Can you hear that growing rumbling sound in the distance? Well, that’s the thunderous din of overloaded bandwagons charging over the cobbles as they try to keep up with the latest trend in portable computing: the mini-notebook or netbook.
Ever since companies like Asus released the Eee PC range and similar netbooks, the public has gone overboard for sub-£300, lightweight, ultra-portable computers whose main function is to provide Internet access on the move.
As a rule, netbooks user lower spec processors and operating systems, are rarely larger than a medium-size paperback and dispense with chunky extras like optical disk drives and hordes of adaptors. The Stone Group, which took over Rock Computers last year, has now rushed to join the rest of the big boys by bringing out its first netbook, the Neo 101.
From the moment you take it out of the box, you know that what you’re holding is the typical mini-notebook standard package, apart from the Stone logos on the outside of the jet black body. Powered by an Intel Atom N270 1.6GHz CPU with 1GB of DDR2 SDRAM and a 160GB hard drive, the Neo 101 sports a 10.1-inch WSVGA screen with a native 1024 x 600 resolution and weighs a featherlight 1.3kg.
As you’d also expect, there’s a built-in 1.3-megapixel webcam, just a couple of USB 2.0 ports for plugging in your flash drives or printers, an Ethernet port, a VGA adaptor for an external monitor, a 4-in-1 card reader slot as well as a PCI-Express Card expansion slot for specialist applications such as infrared or smartcard readers. A four-cell battery pack slots neatly into the base and is intended to provide up to four hours of power at normal usage, though we managed only about two and a half.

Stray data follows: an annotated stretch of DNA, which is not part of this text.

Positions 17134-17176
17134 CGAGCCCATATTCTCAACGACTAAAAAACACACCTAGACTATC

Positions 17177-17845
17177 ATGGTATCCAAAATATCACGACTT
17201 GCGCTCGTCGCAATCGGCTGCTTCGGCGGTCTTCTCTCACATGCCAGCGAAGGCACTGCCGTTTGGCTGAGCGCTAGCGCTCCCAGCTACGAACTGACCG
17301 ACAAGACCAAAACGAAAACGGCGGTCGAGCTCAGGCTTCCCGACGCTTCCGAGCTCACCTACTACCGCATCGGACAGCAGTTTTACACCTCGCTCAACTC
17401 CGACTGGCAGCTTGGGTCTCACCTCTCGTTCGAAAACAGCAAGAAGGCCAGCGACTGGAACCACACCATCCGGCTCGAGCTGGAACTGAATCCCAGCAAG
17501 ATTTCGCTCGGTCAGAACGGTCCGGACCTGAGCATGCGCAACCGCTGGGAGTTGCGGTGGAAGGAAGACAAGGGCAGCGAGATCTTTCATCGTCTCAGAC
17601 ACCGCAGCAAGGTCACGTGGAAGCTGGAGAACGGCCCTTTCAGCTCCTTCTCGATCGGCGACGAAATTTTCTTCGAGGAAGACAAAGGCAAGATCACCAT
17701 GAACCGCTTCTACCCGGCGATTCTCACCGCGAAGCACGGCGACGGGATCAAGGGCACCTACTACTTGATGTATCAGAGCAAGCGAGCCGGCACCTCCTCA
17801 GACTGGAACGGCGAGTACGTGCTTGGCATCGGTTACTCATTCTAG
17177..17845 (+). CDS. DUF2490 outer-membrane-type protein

Start-up time is around 45 seconds using Windows XP and the internal WiFi card (or optional internal 3G module) ensures almost instant Internet access once you make the initial connection. Three quick start buttons above the keyboard further speed up operations by turning on the webcam, mail and Internet, although the buttons are a little stiff to operate. The keys, on the other hand, are suitably firm, responsive and easy to manipulate as they are 90 percent of the size of a desktop’s key tops.
The main problem for the Neo 101 is nothing to do with looks or performance but everything to do with standing out from the crowd. Because the netbook market is already so competitive, the one unique claim to fame Stone has at present is a three-year RTB warranty as standard, which no doubt one or more of its rivals will soon adopt.
Stone has made considerable inroads into the education sector and it may well be that the Neo 101 will find its largest audience within that mass arena, whereas firms like Asus (already employing swivelling touchscreen technology in the Eee PC T91) will fight the good fight in the main consumer market.
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